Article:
Dechezleprêtre, A, D Nachtigall, and F Venmans (2018), “The joint impact of the European Union emissions trading system on carbon emissions and economic performance”, OECD working paper.

Dechezleprêtre, A, and M Sato (2017), “The impacts of environmental regulations on competitiveness”, Review of Environmental Economics and Policy 11(2): 183-206.

Dolphin, G, M G Pollitt, and D M Newbery (2020), “The political economy of carbon pricing: a panel analysis”, Oxford Economic Papers 72(2): 472-500.

Stiglitz, J E (2019), “Addressing climate change through price and non-price interventions”, European Economic Review 119: 594-612.

Verde, S F (2020), “The impact of the EU emissions trading system on competitiveness and carbon leakage: the econometric evidence”, Journal of Economic Surveys 34(2): 320-343.

Endnotes

1 The economic and environmental effects of a €200/tCO2e carbon tax are included in Bollen et al. (2020).

2 We verified the potential and costs of these carbon emission reduction techniques by conducting a review of the most recent literature on emission abatement technologies in Dutch industry.

3 Since industrial companies cannot fully pass on the extra costs of the carbon tax to their customers, the market price for industry as a whole increases by 0.4%. As a consequence, Dutch industry loses market share in world production, represented by a decline of exports (-2.4%). The degree to which exports react to a price change depends on the price substitution elasticity – the Armington elasticity – which, according to recent empirical estimates, is about 6 for industry as a whole (Bollen et al. 2018, 2020). The decline of exports (i.e., production loss) therefore equals 6 (Armington elasticity) times 0.4 (market price increase).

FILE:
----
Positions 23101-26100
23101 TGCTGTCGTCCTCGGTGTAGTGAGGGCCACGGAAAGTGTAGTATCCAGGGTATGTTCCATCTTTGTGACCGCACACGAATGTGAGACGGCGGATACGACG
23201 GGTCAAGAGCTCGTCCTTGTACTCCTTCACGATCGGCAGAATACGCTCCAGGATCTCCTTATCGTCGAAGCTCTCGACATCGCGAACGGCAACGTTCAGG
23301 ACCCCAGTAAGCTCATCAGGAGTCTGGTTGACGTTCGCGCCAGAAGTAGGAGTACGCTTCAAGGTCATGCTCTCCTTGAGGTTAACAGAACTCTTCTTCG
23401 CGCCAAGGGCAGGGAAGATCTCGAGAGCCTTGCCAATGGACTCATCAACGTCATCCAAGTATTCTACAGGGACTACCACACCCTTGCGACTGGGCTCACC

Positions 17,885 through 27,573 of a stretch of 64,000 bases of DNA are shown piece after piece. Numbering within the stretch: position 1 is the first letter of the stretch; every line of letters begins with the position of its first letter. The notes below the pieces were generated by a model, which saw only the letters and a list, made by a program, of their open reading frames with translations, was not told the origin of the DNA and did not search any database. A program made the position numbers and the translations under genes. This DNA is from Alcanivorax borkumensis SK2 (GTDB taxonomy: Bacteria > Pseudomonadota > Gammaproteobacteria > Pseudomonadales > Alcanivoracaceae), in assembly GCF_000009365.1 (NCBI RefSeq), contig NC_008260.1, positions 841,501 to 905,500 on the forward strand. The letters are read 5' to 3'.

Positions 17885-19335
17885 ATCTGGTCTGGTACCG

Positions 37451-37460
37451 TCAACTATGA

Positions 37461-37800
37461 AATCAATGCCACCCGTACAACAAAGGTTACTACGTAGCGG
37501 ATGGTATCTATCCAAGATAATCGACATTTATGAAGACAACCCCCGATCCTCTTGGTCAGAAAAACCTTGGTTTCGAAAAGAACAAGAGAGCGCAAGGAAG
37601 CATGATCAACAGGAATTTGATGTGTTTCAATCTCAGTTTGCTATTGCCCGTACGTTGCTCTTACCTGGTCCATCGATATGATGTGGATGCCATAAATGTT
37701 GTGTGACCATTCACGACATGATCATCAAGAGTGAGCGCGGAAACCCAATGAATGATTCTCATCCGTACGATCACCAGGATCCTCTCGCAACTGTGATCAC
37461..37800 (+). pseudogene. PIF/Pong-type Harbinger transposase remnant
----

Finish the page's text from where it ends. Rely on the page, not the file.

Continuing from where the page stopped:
4 A carbon tax for Dutch industry will reduce the export of carbon intensive products to other European countries. Subsequently, these countries have to increase their own industrial production and lower their exports to meet domestic demand. In response, non-European countries such as China and India also increase their industrial production to maintain consumption levels. However, China and India so far do not have binding emission caps and the carbon intensity of industrial activities is on average 2.5 times higher than in Europe. Moreover, the additional production of industrial products will be accompanied by a greater demand for electricity that is often generated through the use of fossil energy. As a consequence, carbon emissions in non-European countries such as China and India can be five times higher than in Europe. Finally, the additional production in these countries also generates GDP growth, which leads to extra traffic (often based on fossil fuels) and demand for services.

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Topics:  Environment EU policies

Tags:  Dutch industry, carbon emissions, climate policy, pricing carbon

Senior Economist, CPB Netherlands Bureau for Economic Policy Analysis

Research Economist, CPB Netherlands Bureau for Economic Policy Analysis